You Have the Right to Remain Silent
Video Transcribed: What is the Miranda warning and when does it apply? My name is Brian L. Jackson. I am a Tulsa lawyer with the Wirth Law Office. I want to talk to you today about Miranda. What is the Miranda warning and when does it apply?
The Miranda decision, which is actually Miranda v. Arizona, is probably one of the most well-known criminal procedure decisions out there. Everybody knows about the Miranda warning, and most people have a lot of misconceptions about when it does and doesn’t apply.
One of the most common things you’ll see on any police procedural or really any television show that showed somebody getting arrested is you’ll see that person getting read the Miranda warning. And what is the Miranda warning?
You have the right to remain silent. You have the right to an attorney. And, of course, the admonition that anything you say can, will be used against you in a court of law and the admonition that if you can’t afford an attorney, one will be provided for you.
The reality is the police do not have to Mirandize you if they’re going to arrest you. Miranda applies in one specific situation, and that is if you are talking about a custodial interrogation. What is a custodial interrogation? Well, this is an interrogation where you are, obviously, you’re not free to go. You’re in police custody.
That could mean you’re being brought into an interview room. It could mean you’re in the jailhouse. In some cases, it can even mean you’re cuffed by the side of the road. But essentially, the main element here is that you are not free to go. This is no longer a voluntary encounter. That’s the first component.
And then the second component is there has to be an interrogation, and the courts have normally held that an interrogation involves some action, whether it’s questioning or other things, done by the police designed to get you to make some kind of an incriminating statement.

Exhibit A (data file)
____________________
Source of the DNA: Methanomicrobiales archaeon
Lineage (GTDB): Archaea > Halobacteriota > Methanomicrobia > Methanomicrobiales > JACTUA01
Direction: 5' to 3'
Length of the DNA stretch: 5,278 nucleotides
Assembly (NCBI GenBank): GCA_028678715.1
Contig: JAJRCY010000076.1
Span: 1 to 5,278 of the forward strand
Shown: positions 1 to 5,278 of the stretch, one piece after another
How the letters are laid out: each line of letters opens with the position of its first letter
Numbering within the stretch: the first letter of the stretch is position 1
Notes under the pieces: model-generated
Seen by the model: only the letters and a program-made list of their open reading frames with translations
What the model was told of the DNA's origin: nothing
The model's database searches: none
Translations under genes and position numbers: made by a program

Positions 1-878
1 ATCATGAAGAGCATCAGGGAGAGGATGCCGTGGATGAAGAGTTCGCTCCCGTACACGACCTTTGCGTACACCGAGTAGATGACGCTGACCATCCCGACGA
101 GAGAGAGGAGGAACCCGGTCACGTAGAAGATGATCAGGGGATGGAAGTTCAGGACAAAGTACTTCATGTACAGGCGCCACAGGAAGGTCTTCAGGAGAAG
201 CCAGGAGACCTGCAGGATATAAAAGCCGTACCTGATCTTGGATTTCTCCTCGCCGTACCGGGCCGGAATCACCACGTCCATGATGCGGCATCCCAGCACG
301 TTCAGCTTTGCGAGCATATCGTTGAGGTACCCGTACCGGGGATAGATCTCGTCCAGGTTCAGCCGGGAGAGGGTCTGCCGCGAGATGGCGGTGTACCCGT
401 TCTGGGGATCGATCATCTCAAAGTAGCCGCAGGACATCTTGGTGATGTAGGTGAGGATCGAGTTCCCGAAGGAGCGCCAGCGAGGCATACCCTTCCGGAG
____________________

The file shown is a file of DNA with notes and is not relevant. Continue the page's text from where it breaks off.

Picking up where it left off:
So some examples of this, obviously questioning, if the police sit in front of you and discuss the case, knowing that it’s going to cause you to spill what you know. There is actually a case out there where an officer didn’t even ask any questions but spent a car ride that he had alone with a criminal suspect discussing how the victim of a particularly grizzly murder deserved a Christian burial. That was actually found to be an interrogation, and it was a violation of that man’s right to remain silent.
So that’s when Miranda applies. It doesn’t necessarily apply if you’re being arrested. Now, if the police arrest you and start to question you, then they should Mirandize you; that is they read you the warning. But if they’re just arresting you and you’re stupid enough to blurt something out, Miranda may not help you. To understand it doesn’t always apply when you think it applies.
Another important situation where it probably does not apply, and you need to be aware of this, is during a standard traffic stop. If you’re sitting in your car, the cops walk up to your window and ask you, “Do you know why I stopped you?” They do not have to Miranda you in that situation.
The courts have generally held that a simple traffic stop is equivalent to what they refer to as a Terry stop, and basically what that is, is it’s a very brief stop for the purposes of a limited investigation. And that generally does not trigger a situation where a Miranda warning is necessary. So be aware of that and shut your mouth.
If you have questions about the Miranda warning or you’re the subject of a criminal investigation or anything like that, you need legal assistance right now. And one place you can get legal assistance is by going to makelaweasy.com.